To evaluate the efficacy, safety and cost-effectiveness of Oxycodone Hydrochloride Controlled-release Tablets (CR oxycodone) and Morphine Sulfate Sustained-release Tablets (SR morphine) for moderate to severe cancer pain titration.

Methods

Randomized controlled trials meeting the inclusion criteria were searched through Medline, Cochrane Library, Pubmed, EMbase, CNKI,VIP and WanFang database from the data of their establishment to June 2019. The efficacy and safety data were extracted from the included literature. The pain control rate was calculated to eatimate efficacy. Meta-analysis was conducted by Revman5.1.4. A decision tree model was built to simulate cancer pain titration process. The initial dose of CR oxycodone and SR morphine group were 20mg and 30mg respectively. Oral immediate-release morphine was administered to treat break-out pain. The incremental cost-effectiveness ratio was performed with TreeAge Pro 2019.

Results

19 studies (1680 patients)were included in this study. Meta-analysis showed that the pain control rate of CR oxycodone and SR morphine were 86% and 82.98% respectively. The costs of CR oxycodone and SR morphine were $23.27 and $13.31. The incremental cost-effectiveness ratio per unit was approximate $329.76. At the willingness-to-pay threshold of $8836, CR oxycodone was cost-effective, while the corresponding probability of being cost-effective at the willingness-to-pay threshold of $300 was 31.6%. One-way sensitivity analysis confirmed robustness of results.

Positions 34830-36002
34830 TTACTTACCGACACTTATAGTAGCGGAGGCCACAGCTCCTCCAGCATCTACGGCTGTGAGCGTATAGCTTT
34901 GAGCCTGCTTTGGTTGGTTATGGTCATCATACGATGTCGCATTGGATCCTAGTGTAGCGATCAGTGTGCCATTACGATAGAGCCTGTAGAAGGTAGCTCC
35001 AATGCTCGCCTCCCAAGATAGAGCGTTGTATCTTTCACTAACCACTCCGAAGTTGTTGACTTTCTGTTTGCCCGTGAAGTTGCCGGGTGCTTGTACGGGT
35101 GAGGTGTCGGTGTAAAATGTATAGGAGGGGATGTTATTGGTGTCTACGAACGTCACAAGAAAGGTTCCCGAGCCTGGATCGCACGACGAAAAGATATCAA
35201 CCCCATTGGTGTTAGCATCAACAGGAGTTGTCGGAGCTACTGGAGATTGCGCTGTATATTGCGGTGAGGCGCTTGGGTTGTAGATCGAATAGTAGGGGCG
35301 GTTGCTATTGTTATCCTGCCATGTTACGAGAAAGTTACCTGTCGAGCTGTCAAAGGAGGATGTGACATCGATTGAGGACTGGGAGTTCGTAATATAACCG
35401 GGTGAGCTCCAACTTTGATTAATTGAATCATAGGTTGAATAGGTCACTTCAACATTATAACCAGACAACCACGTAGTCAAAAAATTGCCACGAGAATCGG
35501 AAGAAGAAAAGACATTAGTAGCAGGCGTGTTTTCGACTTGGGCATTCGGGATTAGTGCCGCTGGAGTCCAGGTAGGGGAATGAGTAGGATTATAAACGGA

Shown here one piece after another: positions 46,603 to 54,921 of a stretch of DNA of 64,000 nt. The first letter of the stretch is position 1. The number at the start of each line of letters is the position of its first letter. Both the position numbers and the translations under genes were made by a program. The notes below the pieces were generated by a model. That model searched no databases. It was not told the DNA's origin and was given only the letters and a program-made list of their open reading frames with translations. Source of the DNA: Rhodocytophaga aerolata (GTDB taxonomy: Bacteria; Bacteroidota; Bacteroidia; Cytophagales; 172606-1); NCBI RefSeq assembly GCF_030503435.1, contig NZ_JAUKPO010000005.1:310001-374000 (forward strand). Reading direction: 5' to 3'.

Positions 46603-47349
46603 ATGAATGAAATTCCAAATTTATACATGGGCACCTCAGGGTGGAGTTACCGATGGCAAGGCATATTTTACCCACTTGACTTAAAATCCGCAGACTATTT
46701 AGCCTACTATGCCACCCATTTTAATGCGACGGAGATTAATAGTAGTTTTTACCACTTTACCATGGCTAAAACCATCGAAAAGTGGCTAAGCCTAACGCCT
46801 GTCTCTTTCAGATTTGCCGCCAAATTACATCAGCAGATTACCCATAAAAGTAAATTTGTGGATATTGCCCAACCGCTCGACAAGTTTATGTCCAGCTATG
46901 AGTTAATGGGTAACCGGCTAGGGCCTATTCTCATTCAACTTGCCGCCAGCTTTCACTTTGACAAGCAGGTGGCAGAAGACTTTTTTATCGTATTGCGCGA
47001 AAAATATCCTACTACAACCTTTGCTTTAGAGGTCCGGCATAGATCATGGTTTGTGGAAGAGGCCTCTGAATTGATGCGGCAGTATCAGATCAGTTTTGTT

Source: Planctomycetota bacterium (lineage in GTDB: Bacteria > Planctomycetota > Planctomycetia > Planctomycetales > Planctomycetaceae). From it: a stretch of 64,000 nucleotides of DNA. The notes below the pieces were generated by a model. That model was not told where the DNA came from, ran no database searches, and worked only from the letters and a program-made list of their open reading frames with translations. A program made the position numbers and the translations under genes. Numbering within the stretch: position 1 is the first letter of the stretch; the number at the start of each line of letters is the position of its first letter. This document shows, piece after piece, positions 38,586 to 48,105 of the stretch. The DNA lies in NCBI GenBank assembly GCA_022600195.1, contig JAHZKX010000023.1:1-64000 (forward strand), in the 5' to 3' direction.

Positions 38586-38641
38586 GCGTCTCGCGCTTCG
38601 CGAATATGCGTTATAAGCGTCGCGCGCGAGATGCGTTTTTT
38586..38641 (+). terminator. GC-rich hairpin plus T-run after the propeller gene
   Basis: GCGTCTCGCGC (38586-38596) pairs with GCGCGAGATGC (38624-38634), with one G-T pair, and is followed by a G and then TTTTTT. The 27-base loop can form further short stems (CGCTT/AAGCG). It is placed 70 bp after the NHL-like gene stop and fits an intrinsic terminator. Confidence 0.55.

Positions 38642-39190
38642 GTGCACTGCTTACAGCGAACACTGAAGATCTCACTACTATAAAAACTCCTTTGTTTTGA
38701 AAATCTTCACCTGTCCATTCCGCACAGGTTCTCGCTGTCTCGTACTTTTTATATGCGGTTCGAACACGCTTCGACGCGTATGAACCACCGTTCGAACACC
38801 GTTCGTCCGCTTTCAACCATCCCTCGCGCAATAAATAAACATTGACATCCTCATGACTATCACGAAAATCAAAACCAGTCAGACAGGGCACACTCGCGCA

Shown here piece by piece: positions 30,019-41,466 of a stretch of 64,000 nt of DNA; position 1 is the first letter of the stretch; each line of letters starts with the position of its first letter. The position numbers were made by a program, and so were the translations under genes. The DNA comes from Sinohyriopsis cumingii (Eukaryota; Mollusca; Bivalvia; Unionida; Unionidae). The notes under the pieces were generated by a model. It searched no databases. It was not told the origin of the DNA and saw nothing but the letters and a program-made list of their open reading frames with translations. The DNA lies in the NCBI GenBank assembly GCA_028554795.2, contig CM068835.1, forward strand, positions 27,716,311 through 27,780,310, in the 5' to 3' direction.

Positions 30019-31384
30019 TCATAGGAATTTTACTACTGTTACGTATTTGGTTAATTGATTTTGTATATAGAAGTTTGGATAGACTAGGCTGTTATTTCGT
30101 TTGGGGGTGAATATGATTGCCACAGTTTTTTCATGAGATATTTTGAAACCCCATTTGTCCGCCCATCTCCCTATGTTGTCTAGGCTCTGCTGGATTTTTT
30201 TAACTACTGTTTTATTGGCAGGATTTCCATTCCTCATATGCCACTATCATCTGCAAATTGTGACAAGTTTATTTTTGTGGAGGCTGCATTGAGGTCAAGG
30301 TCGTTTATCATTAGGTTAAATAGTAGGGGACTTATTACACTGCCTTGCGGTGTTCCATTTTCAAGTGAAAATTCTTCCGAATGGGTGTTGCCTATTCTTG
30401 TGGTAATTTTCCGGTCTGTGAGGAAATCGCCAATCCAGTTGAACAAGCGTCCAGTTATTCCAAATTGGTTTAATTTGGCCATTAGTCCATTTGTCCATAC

Conclusions

CR oxycodone could be a cost-effective option compared with SR morphine for moderate to severe cancer pain titration in China, according to the threshold defined by the WHO.

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<![CDATA[Analysis and modeling of coolants and coolers for specimen transportation]]> https://www.researchpad.co/article/N4e3aeb5c-7b13-42da-a06e-637c738940f8